The Brown Pelican above liked to take off from its mangrove tree perch to circle the area a few times before landing back in the trees. The creation above shows the last second brake before landing on a branch. It is a good idea to have your neck strap with you while hand-holding, so that you may give a rest to your arms as often as possible while keeping a sharp eye open for flight action. I keep repeating to my students, that being able to anticipate flight patterns and recognizing that a bird is likely to come in range early on is a key factor to be ready when the bird flies across the target area. Target area? That is right, in order to capture the bird with proper sun angle and head angle you will necessarily have a limited area that will result in good photography.

Bird in flight photography workshop - Florida

Little Blue Heron in flight – Alafia Banks, Florida
ISO 500 | f/6.3 | 1/4000 sec. | Manual mode | AI servo rear focusing
This photograph was created with the Canon 600mm f/4 L IS II USM lens (Canon 600mm f/4 L IS II USM review), the Canon EOS 5D mark III handheld. Have a look at the equipment I typically carry with me.

This 3rd photograph was also created on the same day! This little blue Heron with breeding colors made a couple of circles above the tree line, before landing out of sight. Hand-holding allows for a very quick reaction time while walking (in this case while wading). The precious seconds used to move the tripod from my shoulder to the ground and then put the bird in the frame is often the main reason for a miss, when I am walking to a different spot.

Don’t get me wrong, I really like to have my tripod and gimbal head with me while shooting with the Canon 600mm f/4 IS II, but it seems that taking the lens off the head every now and then is a good idea, especially when aiming at bird in flight photography.

Botswana and the Victoria Falls instructional photography tour / $9,800 / limit 6 people / Sep 10-20 2015:

Botswana is the best preserved African country when it comes to wild safari. An opportunity not to be missed!
African safari in Botswana

Support our blog by following our links for your purchases. It comes at no extra cost to you and it helps keeping this photography blog lively!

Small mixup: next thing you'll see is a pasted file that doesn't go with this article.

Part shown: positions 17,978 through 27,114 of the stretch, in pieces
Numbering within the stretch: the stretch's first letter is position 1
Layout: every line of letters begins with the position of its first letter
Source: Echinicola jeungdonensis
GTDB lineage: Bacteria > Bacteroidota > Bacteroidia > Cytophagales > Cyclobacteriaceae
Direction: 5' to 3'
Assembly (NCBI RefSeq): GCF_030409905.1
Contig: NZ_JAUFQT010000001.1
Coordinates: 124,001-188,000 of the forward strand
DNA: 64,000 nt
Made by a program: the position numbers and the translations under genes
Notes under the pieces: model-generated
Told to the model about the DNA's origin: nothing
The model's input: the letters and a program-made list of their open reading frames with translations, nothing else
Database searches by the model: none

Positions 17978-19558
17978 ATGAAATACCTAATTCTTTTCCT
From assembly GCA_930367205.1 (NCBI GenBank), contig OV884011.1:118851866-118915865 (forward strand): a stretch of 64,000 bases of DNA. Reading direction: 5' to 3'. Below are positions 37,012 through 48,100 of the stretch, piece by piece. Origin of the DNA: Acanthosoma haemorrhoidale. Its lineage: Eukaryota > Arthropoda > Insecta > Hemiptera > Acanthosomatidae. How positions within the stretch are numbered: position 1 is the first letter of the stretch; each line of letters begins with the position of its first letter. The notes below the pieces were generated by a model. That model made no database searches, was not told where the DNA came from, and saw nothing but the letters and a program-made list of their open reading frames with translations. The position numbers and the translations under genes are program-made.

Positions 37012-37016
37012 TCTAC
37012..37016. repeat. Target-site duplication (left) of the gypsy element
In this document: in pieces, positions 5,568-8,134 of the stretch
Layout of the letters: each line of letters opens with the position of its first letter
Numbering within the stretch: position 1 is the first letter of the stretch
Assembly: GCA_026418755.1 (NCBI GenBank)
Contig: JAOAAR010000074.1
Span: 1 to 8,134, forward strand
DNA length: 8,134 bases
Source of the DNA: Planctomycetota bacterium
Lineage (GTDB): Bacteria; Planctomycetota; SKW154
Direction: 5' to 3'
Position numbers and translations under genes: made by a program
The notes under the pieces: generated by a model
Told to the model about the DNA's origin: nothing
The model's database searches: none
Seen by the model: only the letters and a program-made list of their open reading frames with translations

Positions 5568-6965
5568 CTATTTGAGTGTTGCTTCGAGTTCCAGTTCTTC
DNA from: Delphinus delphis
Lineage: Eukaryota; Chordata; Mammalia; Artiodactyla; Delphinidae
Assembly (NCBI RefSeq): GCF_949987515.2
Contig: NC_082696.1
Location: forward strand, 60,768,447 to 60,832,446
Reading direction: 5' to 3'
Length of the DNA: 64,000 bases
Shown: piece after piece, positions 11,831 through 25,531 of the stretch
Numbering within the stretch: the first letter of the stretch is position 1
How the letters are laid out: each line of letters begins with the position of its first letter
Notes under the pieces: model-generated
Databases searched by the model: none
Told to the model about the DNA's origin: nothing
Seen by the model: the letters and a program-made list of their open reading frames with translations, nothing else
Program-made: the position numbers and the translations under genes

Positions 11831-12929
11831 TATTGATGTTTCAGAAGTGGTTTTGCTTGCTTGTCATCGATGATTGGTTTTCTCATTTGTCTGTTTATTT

Steven

Leave a comment

1 Comment

  1. Useful tips ! Extreme close-ups can only be achieved with either a macro lens (50mm-180mm) or a zoom lens with macro mode. A lens that will allow manual focus is preferable – autofocus may not be quick or quiet enough to capture the moment. Place the camera on a tripod to avoid camera shake and use a large aperture (f/2-f/8) for a shallow DOF (depth of field). To ensure that the close-up photo draws the eye to a potent element in the photo, focus on the eyes of the bird.

    Purebudget

    Reply

Leave a Reply

Fill in your details below or click an icon to log in:

WordPress.com Logo

You are commenting using your WordPress.com account. Log Out / Change )

Twitter picture

You are commenting using your Twitter account. Log Out / Change )

Facebook photo

You are commenting using your Facebook account. Log Out / Change )

Google+ photo

You are commenting using your Google+ account. Log Out / Change )

Connecting to %s

  • Enter your email address to follow this wildlife blog and receive notifications of new posts by email. You will receive the eBook "The 4 Angles Of Success" as a welcome present, a 10 page eBook that depicts the successful technique I most heavily rely on :)

  • Like our Facebook page!

  • TRUSTED PHOTOGRAPHY PROVIDERS

Follow

Get every new post delivered to your Inbox.

Join 4,033 other followers

%d bloggers like this: